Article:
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Today's Washington Post carries a story by Dan Eggen that is rife with inaccuracies that paint the 9/11 Commission in a far better light than recent news would suggest. The article is headlines "Sept. 11 Panel Explores Allegations About Atta". Here are the first two paragraphs:


During the panel segment on tonight's (Thursday) Special Report with Brit Hume on FNC, Fred Barnes recalled Joe Wilson and Bill Burkett as he wondered, "is there any left-wing publicity hound who the media won't build up?” Zeroing in on Cindy Sheehan, Barnes criticized both her and the media's treatment of her:

“This woman wants to go in and tell the President that the war is about oil because the President wants to pay off his buddies. She's a crackpot, and yet the press treats her as some important protestor.”


The constant coverage of recently indicted lobbyist Jack Abramoff is less based on interest regarding his activities and more in the interest of slimy-ing House Majority Leader Tom DeLay and other Republicans.

The AP release about the indictement gives some detail about Abramoff, but also less-than-subtly throws in a few other names. (Questions that linger: Was Abramoff connected to Democrats?)

After dropping a DeLay mention in the very first sentence, the article later continues:


On last night's Hardball David Gregory questioned a Republican candidate’s viability but enthusiastically asked a losing Democratic candidate if he’ll run again. Gregory invited Rep. Katherine Harris and Democratic loser Paul Hackett on the August 10th show. The following is just a sample of the dispiriting questions to Harris:

Gregory: "Isn`t it true, isn`t it true that the White House and even the President`s brother, the Governor of Florida, have discouraged you from entering this race?"


While it should be a new low in television entertainment, it probably isn't. On tonight's (Thursday) episode of the FX cable network's sit-com, It's Always Sunny in Philadelphia, we'll see this, as described by the show's Web site: “Mac becomes more serious about pro-life causes when he realizes his passion for this viewpoint might get him laid. Dennis sinks to an equally low level as he uses an abortion rally as a forum for meeting chicks.”


One of the more maddening aspects of the Cindy Sheehan story is the implicit argument that her virulent anti-Bush, anti-war attitudes represent a lot of military families, and perhaps even the secret views of soldiers themselves.


No bias directly from Al Roker this morning but he did let a guest's guffaw-inducing remark pass without comment. Esquire's Fashion Director Nick Sullivan was on to promote his magazine's Second Annual Best Dressed List. At approximately 9:40am this morning Roker asked Sullivan about one of the winners, Bill Clinton:

Al Roker: "When it comes to fashion what can we learn from somebody like, like Bill Clinton?"


On 10 August, 2005, the Chicago Sun-Times website published an article which (accidentally) revealed the nature of the new President of the American Bar Association, Michael Greco. The revelation came not from what the article said, but what it did not say. Both the APA President and the reporter should have noticed the holes in the article, entitled "Courts threatened by extremists: ABA leader."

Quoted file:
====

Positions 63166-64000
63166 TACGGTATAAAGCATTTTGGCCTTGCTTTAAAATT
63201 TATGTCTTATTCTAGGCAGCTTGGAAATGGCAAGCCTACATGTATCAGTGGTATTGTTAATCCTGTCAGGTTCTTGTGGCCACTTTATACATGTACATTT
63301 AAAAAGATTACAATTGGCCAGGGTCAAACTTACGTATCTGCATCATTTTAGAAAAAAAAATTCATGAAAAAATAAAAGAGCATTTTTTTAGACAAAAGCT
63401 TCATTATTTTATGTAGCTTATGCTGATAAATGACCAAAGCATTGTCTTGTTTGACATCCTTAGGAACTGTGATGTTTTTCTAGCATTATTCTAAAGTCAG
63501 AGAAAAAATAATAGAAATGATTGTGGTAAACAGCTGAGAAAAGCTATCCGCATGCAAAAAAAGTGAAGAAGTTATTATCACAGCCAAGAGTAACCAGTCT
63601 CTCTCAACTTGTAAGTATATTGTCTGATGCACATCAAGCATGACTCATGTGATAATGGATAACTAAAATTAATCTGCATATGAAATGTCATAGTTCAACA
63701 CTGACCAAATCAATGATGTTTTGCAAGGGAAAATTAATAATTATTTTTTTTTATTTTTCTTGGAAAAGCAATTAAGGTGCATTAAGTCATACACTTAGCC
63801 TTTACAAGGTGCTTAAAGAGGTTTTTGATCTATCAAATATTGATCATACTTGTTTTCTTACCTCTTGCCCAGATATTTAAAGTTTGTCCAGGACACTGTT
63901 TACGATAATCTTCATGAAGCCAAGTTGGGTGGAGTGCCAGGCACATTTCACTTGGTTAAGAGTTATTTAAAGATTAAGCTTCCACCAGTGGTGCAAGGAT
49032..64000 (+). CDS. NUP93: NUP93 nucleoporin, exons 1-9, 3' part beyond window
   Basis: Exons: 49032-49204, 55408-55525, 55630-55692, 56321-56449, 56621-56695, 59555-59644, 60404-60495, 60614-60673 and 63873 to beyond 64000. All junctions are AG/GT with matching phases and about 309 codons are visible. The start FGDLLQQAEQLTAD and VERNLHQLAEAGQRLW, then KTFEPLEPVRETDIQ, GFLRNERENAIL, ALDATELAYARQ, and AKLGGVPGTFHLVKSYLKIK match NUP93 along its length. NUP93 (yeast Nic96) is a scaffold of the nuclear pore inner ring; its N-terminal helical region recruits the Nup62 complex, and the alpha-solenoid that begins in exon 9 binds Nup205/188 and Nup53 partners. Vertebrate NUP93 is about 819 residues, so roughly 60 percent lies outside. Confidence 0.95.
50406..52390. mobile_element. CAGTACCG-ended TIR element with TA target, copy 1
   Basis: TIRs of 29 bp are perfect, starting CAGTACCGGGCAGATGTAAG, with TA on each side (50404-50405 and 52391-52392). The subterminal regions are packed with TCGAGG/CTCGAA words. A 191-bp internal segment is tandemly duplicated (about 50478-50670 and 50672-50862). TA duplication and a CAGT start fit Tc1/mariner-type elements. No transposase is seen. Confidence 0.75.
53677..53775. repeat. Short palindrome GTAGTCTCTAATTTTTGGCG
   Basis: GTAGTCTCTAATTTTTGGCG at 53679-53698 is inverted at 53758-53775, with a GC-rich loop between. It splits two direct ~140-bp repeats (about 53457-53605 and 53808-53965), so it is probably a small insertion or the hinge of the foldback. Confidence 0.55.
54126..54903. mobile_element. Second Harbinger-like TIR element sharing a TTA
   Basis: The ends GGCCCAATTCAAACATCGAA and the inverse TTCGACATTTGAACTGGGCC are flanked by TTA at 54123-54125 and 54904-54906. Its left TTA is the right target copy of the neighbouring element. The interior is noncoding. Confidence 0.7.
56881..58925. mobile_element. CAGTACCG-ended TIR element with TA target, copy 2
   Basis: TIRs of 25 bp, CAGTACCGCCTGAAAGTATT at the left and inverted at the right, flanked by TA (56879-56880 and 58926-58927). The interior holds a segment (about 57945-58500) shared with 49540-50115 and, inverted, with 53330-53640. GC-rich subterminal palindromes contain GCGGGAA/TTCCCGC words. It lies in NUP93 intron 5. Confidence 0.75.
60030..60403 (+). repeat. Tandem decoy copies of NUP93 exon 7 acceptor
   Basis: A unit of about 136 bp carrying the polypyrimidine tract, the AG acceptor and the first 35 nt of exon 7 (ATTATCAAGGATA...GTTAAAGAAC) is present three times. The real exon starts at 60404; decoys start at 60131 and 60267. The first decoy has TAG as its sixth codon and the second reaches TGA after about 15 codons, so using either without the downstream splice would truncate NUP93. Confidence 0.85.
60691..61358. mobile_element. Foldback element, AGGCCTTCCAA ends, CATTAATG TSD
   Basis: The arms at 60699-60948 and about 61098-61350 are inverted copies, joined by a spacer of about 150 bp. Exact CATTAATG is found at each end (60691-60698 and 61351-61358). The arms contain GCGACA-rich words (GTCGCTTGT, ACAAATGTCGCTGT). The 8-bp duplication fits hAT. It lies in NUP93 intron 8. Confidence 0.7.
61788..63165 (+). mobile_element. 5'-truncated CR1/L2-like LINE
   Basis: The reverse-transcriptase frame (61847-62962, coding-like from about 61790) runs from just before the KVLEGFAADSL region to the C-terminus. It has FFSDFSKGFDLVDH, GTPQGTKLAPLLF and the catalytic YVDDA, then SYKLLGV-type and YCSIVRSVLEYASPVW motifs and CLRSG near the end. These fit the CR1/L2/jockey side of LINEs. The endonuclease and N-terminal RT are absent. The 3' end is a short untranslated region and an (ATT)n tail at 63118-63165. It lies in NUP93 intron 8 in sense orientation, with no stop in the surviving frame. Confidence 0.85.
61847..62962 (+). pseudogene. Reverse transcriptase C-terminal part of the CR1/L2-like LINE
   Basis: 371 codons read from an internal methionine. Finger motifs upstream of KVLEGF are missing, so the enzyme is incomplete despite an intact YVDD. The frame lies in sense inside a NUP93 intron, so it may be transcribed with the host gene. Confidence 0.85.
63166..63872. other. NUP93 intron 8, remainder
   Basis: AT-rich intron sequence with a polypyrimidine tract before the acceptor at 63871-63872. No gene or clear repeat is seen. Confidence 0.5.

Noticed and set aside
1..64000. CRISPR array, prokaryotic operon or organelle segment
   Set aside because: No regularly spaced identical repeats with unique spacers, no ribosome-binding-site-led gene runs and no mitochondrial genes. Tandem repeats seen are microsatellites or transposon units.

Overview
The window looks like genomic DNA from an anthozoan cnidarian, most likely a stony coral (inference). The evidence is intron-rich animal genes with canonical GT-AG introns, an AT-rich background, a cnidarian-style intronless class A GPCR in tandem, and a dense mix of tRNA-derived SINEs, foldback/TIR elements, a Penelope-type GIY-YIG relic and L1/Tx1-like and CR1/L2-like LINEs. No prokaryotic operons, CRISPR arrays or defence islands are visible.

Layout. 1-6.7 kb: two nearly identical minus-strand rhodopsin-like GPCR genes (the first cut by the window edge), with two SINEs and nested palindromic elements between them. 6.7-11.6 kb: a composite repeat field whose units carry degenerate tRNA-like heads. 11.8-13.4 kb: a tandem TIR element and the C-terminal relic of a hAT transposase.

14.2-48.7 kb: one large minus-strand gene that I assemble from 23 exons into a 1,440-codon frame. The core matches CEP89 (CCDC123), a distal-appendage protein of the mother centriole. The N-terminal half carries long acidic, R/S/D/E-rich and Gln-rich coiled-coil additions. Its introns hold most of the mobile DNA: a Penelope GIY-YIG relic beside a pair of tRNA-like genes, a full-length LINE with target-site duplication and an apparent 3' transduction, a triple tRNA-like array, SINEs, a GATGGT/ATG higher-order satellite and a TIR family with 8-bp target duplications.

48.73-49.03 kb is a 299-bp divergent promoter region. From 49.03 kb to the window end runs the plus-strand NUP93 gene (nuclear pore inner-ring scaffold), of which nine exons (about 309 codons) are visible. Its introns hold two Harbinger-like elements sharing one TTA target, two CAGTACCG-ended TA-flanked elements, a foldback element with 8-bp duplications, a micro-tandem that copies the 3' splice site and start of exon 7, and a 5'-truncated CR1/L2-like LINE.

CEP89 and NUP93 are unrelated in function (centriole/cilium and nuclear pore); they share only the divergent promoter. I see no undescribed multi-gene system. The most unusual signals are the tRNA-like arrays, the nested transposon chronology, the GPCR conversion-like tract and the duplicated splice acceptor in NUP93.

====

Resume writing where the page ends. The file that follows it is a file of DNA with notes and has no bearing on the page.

With a little nudge from the White House, Sheryl Gay Stolberg partially corrects her faulty story from yesterday on the John Roberts' nomination.


NBC reports that thousands choose to stop smoking yet, they need regulation and government funding to help?

Networks emphasize $3-per-gallon prices when average price is $2.37.

In mostly positive free-market story, anti-industry nutritionist Marion Nestle continues criticism of innovation.

Timbergs rant bypasses poverty, drought, locusts and other causes to blame greedy capitalists.

At 1:41 EDT, CNN's Kyra Phillips interviewed Brooks Jackson, former CNN reporter and current director of the Annenberg Center's Political Fact Check, on his latest issue of Fact Check, which categorizes the anti-John Roberts ad by NARAL Pro-Choice America currently running on CNN during commercial breaks as patently false. Phillips expressed concern over lack of federal laws against false political attacks ads, but failed to ask Jackson whether CNN bore an obligation to cancel the ads altogether.

Jackson noted that NARAL's ad, unlike most campaign ads his group has analyzed recently, was completely false, not just spun here and there to massage the truth to a particular political viewpoint.

Kyra Phillips: “Well, the ad is airing on CNN and other networks and already has some people crying foul. Brooks Jackson of FactCheck.org took a close look at the ad and the facts. He joins us now from Washington. Brooks, great to see you. Well, let’s talk about the ad. You checked the facts, you say it’s false.”

Brooks Jackson, FactCheck.org: “That’s right, and we don’t characterize things as false very often, more often ads are misleading or twisted or distorted or out of context, but, uh, this one is absolutely false...”


The Associated Press is today repeating a mistake that CBS made in May. The AP story which just went out, Fraud Indictment Expected for Abramoff, focuses several times on GOP House Majority Leader Tom DeLay, and his relationship with lobbyist Jack Abramoff.

Federal prosecutors are seeking bank fraud charges against lobbyist Jack Abramoff, a key figure in investigations involving House Majority Leader Tom DeLay
...
DeLay, R-Texas, was not mentioned in any lawsuits involved in the SunCruz deal.